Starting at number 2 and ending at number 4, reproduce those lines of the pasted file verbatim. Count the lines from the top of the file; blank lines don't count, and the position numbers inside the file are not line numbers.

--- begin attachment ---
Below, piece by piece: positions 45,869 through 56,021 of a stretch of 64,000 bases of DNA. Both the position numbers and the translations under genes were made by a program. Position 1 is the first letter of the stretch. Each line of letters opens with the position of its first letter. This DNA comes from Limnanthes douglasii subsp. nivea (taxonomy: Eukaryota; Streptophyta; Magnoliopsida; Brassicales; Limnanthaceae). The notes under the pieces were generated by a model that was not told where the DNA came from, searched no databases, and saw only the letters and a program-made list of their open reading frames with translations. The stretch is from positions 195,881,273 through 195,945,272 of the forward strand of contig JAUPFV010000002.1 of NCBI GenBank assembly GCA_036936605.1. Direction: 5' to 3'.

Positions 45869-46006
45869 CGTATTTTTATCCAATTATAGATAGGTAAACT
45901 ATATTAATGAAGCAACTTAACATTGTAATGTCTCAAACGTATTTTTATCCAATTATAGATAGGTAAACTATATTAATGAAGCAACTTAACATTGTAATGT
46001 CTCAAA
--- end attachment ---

Positions 45869-46006
45869 CGTATTTTTATCCAATTATAGATAGGTAAACT
45901 ATATTAATGAAGCAACTTAACATTGTAATGTCTCAAACGTATTTTTATCCAATTATAGATAGGTAAACTATATTAATGAAGCAACTTAACATTGTAATGT